Verse 8. Cease from anger and forsake wrath. Especially anger against the arrangements of Providence, and jealousies of the temporary pleasures of those who are so soon to be banished from all comfort. Anger anywhere is madness, here it is aggravate insanity. Yet since anger will try to keep us company, we must resolvedly forsake it. Fret not thyself in any wise to do evil. By no reasonings and under no circumstances be led into such a course. Fretfulness lies upon the verge of great sin. Many who have indulged a murmuring disposition have at last come to sin, in order to gain their fancied rights. Beware of carping at others, study to be yourself found in the right way; and as you would dread outward sin, tremble at inward repining.

Verse 9. For evil doers shall be cut off. Their death shall be a penal judgment; not a gentle removal to a better state, but an execution in which the axe of justice will be used. But those that wait upon the Lord — those who in patient faith expect their portion in another life — they shall inherit the earth. Even in this life they have the most of real enjoyment, and in the ages to come theirs shall be the glory and the triumph. Passion, according to Bunyan’s parable, has his good things first, and they are soon over; Patience has his good things last, and they last for ever.

Verse 10. For yet a little while, and the wicked shall not be. When bad men reach to greatness, the judgments of God frequently sweep them away; their riches melt, their power decays, their happiness turns to wretchedness; they themselves cease any longer to be numbered with the living. The shortness of life makes us see that the glitter of the wicked great is not true gold. O wherefore, tried believer, dost thou envy one who in a little while will lie lower than the dust? Yea, thou shalt diligently consider his place, and it shall not be. His house shall be empty, his chair of office vacant, his estate without an owner; he shall be utterly blotted out, perhaps cut off by his own debauchery, or brought to a deathbed of penury by his own extravagance. Gone like a passing cloud — forgotten as a dream — where are his boastings and hectorings, and where the pomp which made poor mortals think the sinner blest?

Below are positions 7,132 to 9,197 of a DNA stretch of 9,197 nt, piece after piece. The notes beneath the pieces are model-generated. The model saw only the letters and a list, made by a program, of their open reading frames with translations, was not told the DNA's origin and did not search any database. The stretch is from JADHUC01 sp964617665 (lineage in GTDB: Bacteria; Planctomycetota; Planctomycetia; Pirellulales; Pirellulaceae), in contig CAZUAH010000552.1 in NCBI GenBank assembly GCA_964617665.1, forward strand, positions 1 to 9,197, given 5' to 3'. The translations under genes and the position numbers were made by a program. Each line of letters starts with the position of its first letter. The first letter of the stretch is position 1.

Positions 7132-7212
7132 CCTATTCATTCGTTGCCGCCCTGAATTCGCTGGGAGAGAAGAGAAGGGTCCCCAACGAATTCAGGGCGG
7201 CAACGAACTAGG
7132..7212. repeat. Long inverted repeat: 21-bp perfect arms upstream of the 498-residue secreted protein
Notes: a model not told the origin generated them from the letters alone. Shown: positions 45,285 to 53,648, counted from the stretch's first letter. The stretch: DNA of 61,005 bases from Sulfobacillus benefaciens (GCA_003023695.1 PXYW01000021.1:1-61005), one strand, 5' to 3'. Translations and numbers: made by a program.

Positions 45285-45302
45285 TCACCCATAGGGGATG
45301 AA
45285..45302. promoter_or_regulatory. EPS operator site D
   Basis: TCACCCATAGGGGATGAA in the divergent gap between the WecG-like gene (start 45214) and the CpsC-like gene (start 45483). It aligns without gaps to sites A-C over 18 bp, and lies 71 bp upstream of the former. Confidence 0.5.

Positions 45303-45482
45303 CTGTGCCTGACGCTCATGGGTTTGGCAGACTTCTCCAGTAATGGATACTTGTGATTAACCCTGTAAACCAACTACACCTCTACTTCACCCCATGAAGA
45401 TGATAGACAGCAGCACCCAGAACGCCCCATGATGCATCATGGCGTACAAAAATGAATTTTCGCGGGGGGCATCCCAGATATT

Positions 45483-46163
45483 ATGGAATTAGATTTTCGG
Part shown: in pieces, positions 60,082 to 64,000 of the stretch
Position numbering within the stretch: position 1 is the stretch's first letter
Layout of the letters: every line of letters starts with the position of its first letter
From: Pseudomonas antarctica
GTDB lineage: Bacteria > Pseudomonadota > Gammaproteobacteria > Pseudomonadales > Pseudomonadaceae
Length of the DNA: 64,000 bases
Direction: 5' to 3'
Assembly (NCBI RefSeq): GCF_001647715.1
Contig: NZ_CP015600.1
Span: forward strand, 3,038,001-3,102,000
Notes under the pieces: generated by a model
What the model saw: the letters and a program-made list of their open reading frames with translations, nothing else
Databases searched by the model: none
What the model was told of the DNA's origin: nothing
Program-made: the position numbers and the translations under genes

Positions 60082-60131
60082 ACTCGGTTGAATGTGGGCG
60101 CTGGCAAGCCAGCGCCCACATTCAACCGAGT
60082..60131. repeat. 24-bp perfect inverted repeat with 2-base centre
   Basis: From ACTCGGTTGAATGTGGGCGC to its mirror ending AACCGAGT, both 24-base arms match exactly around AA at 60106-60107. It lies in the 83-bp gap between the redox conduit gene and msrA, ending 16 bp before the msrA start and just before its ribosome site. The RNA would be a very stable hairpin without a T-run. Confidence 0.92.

Verse 11. But the meek shall inherit the earth. Above all others they shall enjoy life. Even if they suffer, their consolations shall overtop their tribulations. By inheriting the land is meant obtaining covenant privileges and the salvation of God. Such as are truly humble shall take their lot with the rest of the heirs of grace, to whom all good things come by a sacred birthright. And shall delight themselves in the abundance of peace. Peace they love and peace they shall have. If they find not abundance of gold, abundance of peace will serve their turn far better. Others find joy in strife, and thence arises their misery in due time, but peace leads on to peace, and the more a man loves it the more shall it come to him. In the halcyon period of the latter days, when universal peace shall make glad the earth, the full prophetic meaning of words like these will be made plain.

Verse 12. The wicked plotteth against the just. Why can he not let the good man alone? Because there is enmity between the serpent’s seed and the seed of the woman. Why not attack him fairly? Why plot and scheme? Because it is according to the serpent’s nature to be very subtle. Plain sailing does not suit those who are on board of “The Apollyon.” And gnashed upon him with his teeth. The wicked show by their gestures what they would do if they could; if they cannot gnaw they will gnash; if they may not bite they will at least bark. This is precisely what the graceless world did with “that just One,” the Prince of Peace. Yet he took no vengeance upon them, but like a silent lamb received injuries in patience.

Verse 13. The Lord shall laugh at him. The godly man needs not trouble himself, but leave well deserved vengeance to be dealt out by the Lord, who will utterly deride the malice of the good man’s enemies. Let the proud scorner gnash his teeth and foam at the mouth; he has one to deal with who will look down upon him and his ravings with serene contempt. For he seeth that his day is coming. The evil man does not see how close his destruction is upon his heels; he boasts of crushing others when the foot of justice is already uplifted to trample him as the mire of the streets. Sinners, in the hand of an angry God, and yet plotting against his children! Poor souls, thus to run upon the point of Jehovahs’s spear.